U.S. Army engineers learn about sand replenishment project in Encinitas, Solana Beach

Encinitas and Solana Beach city officials hosted colonels from the U.S. Army Corps of Engineers March 15 at city beaches to show them the sand replenishment efforts the cities have taken on.During the tour, city officials showed the colonels Moonlight Beach in Encinitas and Fletcher Cove in Solana Beach, both of which have portions covered in cobblestones.

The North County project, conducted by the U.S. Army Corps of Engineers, is an effort to bring more sand to the shores to help prevent the bluffs from being exposed to crashing waves, particularly during the winter season, and thus help maintain residential properties and public facilities on the upper bluff.

The threat of bluff failures has “forced many private homeowners to build seawalls to protect the base of the bluff,” according to a project document.

Another goal is to reduce erosion and shoreline narrowing to improve recreational opportunities, officials said, as well as increase public safety. In 2005, a woman fell to her death after she hopped over a safety barrier at the top of the bluffs in Encinitas.

Encinitas Mayor Catherine Blakespear considered this an important local project.

“Observing a beach filled with cobblestones instead of sand makes the case for funding the sand replenishment program,” she said.

The project — which has been planned for nearly two decades and includes dredging sand from offshore sites to widen the beaches — is expected to cost nearly $174 million in construction costs over the next five decades, and the cities have agreed to share a portion of the costs with the federal and state governments.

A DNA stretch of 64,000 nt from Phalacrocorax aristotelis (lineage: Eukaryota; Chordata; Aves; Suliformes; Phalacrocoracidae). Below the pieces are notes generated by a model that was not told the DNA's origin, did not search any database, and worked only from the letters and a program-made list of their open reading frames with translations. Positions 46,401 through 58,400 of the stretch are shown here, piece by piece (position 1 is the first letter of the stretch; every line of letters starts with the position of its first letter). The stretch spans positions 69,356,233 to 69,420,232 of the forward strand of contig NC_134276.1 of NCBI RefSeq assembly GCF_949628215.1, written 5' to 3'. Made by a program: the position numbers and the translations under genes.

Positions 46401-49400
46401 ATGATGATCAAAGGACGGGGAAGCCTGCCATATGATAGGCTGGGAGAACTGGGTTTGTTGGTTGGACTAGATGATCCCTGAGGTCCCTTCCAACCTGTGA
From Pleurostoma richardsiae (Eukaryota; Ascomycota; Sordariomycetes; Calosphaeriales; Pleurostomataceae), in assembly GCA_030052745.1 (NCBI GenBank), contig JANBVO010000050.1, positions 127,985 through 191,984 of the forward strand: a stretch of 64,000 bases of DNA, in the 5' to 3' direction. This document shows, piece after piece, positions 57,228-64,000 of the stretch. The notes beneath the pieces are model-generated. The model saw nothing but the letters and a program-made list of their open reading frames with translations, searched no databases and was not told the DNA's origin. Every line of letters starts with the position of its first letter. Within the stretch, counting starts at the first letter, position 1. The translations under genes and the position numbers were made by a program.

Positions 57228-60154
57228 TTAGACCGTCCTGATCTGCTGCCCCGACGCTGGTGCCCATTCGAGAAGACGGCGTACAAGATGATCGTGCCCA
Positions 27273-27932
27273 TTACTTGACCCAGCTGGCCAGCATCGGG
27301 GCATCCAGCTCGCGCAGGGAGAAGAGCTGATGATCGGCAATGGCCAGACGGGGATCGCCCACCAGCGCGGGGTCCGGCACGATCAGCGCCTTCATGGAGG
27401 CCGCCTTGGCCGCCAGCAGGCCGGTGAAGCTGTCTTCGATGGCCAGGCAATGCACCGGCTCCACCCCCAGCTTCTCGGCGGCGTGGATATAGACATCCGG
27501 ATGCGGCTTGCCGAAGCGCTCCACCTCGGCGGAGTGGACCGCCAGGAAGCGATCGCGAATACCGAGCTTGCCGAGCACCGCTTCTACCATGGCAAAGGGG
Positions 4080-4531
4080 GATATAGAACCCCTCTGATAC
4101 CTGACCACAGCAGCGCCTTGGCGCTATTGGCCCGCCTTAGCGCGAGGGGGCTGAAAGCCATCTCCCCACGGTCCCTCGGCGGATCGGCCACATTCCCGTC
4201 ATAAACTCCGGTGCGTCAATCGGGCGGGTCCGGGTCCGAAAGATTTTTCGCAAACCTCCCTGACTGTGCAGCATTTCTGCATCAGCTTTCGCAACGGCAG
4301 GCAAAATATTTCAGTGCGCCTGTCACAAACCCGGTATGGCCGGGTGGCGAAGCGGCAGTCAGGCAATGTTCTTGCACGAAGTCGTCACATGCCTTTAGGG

The 50-year project was unanimously approved by the two city councils in 2015 and signed off by the U.S. Congress last year as part of the federal Water Resources Development Act.

For the Moonlight Beach project, officials want a 50-foot wider berm, 7,800 feet of sand alongshore, a renourishment cycle of five years nine times and 340,000 cubic yards of sand.

At Fletcher Cove, a 150-foot wider berm, 7,200 feet of sand alongshore, a renourishment cycle of 10 years four times and an initial volume of sand of 700,000 cubic yards are all planned.

The next step is getting funding from Congress, said David Van Dorpe, deputy district engineer.

“Once we complete the design, we can get sand back on the beach,” he said, adding it could take a few years for the funds to be approved

Heather Schlosser, chief of the Coastal Studies Group, said it will take about two years to design and conduct pre-construction monitoring of the beach, including for habitats and surfing conditions.

“We have a little concern for the reefs,” she said. “We don’t expect any environmental impacts in Encinitas but we do expect some potential in Solana Beach. We’ll be monitoring both sites for potential impacts.”

Construction could conceivably start after those two years, Schlosser said.

Col. Peter Helmlinger, who was present on the tour, said the U.S. Army Corps of Engineers wants to continue to partner with the cities to “lead a successful project.”

“At this point right now, it’s been raised to the next level for action to keep the project moving,” he said.

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